Minimum Tank Size: 5 Gallon (10 Gallon Recommended)
Care Level: Very Easy
Water Conditions: pH 6.5-7.2 and Soft to Medium Hard
Temperature: 65-77 °F (18-25 °C)
Maximum Size: 2.5 inches (6 cm)
In addition to their attractive coloring and stripes, the zebra danio has a well founded reputation for being a playful and curious fish and makes an excellent addition to almost any community fish tank.
They were originally found in the streams of India, Pakistan and several bordering countries, but have since spread as an invasive species in several US states. In the wild, they can be found in everything from fast flowing streams, to stagnant rice fields. But their preferred habitat is usually water with a moderate amount of current.
While many of the original zebra danios in the fish trade were wild-caught, nearly all of the ones available now have been breed in captivity in fish farms. Because of this, they are adapted to a wide variety of water types, and if given enough time to adapt, will thrive in most home aquariums.
Zebra danios stay relatively small in the home aquarium, and most will only grow to around 2 inches (5cm) in length. With that being said, some have been known to reach sizes of 2.5 inches (6cm) and there have been reports of even larger ones. They also tend to be a short-lived fish, and most will only live two to three years in a home aquarium, though it’s not unheard of for some to live as long as four or even five years.
For anyone who has ever kept zebra danios, most will swear that these fish have a touch of ADHD. They are constantly zooming around their aquarium, and because of this, should be provided with the largest aquarium possible – or at least the largest one that you can fit into your budget.
While they can survive in a 10 gallon (37 litre) aquarium, they tend to only really thrive in larger aquarium. Since they are a schooling fish, they need to be kept in groups of at least five, and five danios can quickly become cramped in a 10 gallon (37 litre) aquarium. Any zebra danios that aren’t kept in a school, will often become stressed and may begin to display aggressive behavior towards other fish in the aquarium. However, once their numbers are brought up so that there are at last five of them, most of the aggressive behavior will disappear.
Zebra danios are not a demanding fish when it comes to filtration and any HOB (hang-on-back) filter or sponge filter will usually suffice. HOB filters are usually the best choice, since they not only provide excellent filtration, but they also keep the danios occupied for hours playing in the filter’s current, or making vain attempts to jump up into the filter discharge. (You can read the Seymour Fish HOB filter reviews here.)
It should really come as no surprise, that a fish that enjoys jumping up into the filter outflow, also enjoys trying to jump out of their fish tank. So to avoid any untimely fish deaths, any tanks containing zebra danios should always be covered. Barring a cover, the water level should be lowered to make it more difficult for the fish to jump out.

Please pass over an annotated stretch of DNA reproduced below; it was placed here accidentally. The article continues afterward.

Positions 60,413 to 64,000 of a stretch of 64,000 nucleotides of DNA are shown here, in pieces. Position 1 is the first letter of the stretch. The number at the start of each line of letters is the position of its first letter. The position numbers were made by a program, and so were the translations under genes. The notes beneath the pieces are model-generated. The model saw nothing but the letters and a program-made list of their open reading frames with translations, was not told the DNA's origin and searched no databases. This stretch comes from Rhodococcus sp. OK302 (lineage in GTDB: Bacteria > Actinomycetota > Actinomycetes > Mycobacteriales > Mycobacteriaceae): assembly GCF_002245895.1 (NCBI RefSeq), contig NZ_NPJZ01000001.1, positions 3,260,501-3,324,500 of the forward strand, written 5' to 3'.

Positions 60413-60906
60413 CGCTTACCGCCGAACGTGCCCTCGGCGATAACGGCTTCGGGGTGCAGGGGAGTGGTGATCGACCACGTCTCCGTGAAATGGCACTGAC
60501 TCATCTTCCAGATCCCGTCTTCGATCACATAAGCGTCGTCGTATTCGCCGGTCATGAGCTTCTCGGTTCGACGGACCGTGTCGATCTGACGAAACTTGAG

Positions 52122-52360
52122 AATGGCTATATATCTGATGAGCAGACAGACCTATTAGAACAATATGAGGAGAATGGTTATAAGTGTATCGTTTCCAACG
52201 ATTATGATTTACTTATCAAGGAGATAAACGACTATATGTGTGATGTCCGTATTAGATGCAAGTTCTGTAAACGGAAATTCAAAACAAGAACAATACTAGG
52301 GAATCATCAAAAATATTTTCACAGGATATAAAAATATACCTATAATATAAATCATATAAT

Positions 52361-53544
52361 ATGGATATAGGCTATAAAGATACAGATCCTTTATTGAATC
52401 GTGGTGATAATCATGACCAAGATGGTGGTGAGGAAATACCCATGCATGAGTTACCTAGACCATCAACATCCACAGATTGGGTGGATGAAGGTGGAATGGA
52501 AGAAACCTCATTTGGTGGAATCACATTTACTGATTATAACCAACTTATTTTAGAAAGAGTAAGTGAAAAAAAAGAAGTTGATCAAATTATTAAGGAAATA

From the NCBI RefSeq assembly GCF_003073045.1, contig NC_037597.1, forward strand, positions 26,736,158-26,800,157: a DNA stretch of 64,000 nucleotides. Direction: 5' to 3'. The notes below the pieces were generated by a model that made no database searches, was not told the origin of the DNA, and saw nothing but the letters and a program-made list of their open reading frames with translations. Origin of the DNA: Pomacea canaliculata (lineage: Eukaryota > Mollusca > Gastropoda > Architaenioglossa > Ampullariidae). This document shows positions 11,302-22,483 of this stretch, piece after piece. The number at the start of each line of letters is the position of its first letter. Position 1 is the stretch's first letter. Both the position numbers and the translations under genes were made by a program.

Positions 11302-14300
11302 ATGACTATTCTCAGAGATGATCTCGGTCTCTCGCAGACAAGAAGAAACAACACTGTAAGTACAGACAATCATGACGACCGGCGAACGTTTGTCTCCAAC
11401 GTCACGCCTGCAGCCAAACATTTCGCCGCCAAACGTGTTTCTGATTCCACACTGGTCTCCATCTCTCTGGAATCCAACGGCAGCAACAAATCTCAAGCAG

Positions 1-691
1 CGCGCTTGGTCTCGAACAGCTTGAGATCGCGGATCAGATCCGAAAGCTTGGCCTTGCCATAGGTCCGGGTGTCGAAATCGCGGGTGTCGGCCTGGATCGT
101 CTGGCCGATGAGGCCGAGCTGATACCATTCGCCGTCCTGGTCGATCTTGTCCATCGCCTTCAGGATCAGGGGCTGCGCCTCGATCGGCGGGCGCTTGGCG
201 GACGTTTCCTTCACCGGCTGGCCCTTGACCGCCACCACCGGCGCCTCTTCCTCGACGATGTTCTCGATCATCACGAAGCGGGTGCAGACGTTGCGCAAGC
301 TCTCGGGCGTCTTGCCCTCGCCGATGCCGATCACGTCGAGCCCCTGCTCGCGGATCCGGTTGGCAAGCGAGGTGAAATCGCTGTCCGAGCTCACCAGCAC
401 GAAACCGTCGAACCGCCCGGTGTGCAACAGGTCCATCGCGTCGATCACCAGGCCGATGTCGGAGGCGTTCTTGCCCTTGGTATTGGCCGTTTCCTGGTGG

Zebra danios are not what you would call fussy eaters, and will eat nearly anything that you offer them. In the wild they tend to mainly feed on small crustaceans, insects, worms and algae. This diet should be reproduced as closely as possible in the home aquarium, and this can be accomplished through feeding them a high quality flake food, and occasional feedings of live or frozen foods.
There are few fish that enjoy live food more than zebra danios, and they will greedily accept wingless fruit flies, blackworms, bloodworms, brine shrimp and daphnia. If you can’t provide live foods, then they can be provided with frozen bloodworms, daphnia, blackworms and brine shrimp.
The zebra danio has a reputation as one of the easiest fish to breed in the hobby, and can be a great way for a beginner to experience breeding fish for the first time.
Like many other fish, zebra danios first have to be conditioned to trigger their mating behavior. The first step in breeding them should always be to separate the sexes into their own tanks. The females can be identified by their plump bodies and rounded bellies, while the males tend to have more streamlined and narrow bodies.
After the sexes have been placed in separate tanks, they should be fed live food for at least a week. If live food isn’t available, a high quality frozen food can be substituted. Over the course of a week, the female will begin to plump up visibly, as they begin to swell with eggs.
While the fish are being conditioned, a special breeding tank should be set up. It should be fully cycled, and should only be filled with a few inches of treated water, with river rocks or marbles lining the bottom. The rocks or marbles are integral to the breeding process, since it allows the eggs to fall between them – and out of the reach of the hungry parents.
After the fish have finished being conditioned, they can be introduced into the breeding tank, and spawning will normally occur the next day. After spawning, the females will be noticeably thinner, and if they haven’t spawned after a day, they should be moved back into their separate tanks to begin the process over again.
When it comes to parental care, zebra danios are not exactly the model parents of the fish world. They should be removed immediately from the breeding tank after they have spawned, as they are more than happy to eat every egg that they can find. This is why it’s so important to use the marble setup, since it’s unlikely any eggs will survive without it.
Within 48 hours, the eggs will begin to hatch, and the newborn fry can be fed with infusoria, baby brine shrimp or any of the commercial fry foods (I personally recommend New Life Spectrum Small Fry Starter Formula or Hikari First Bites).While it takes a bit more effort and planning, most aquarists prefer to use newly hatched brine shrimp. You can find a brine shrimp hatchery at Amazon.com here.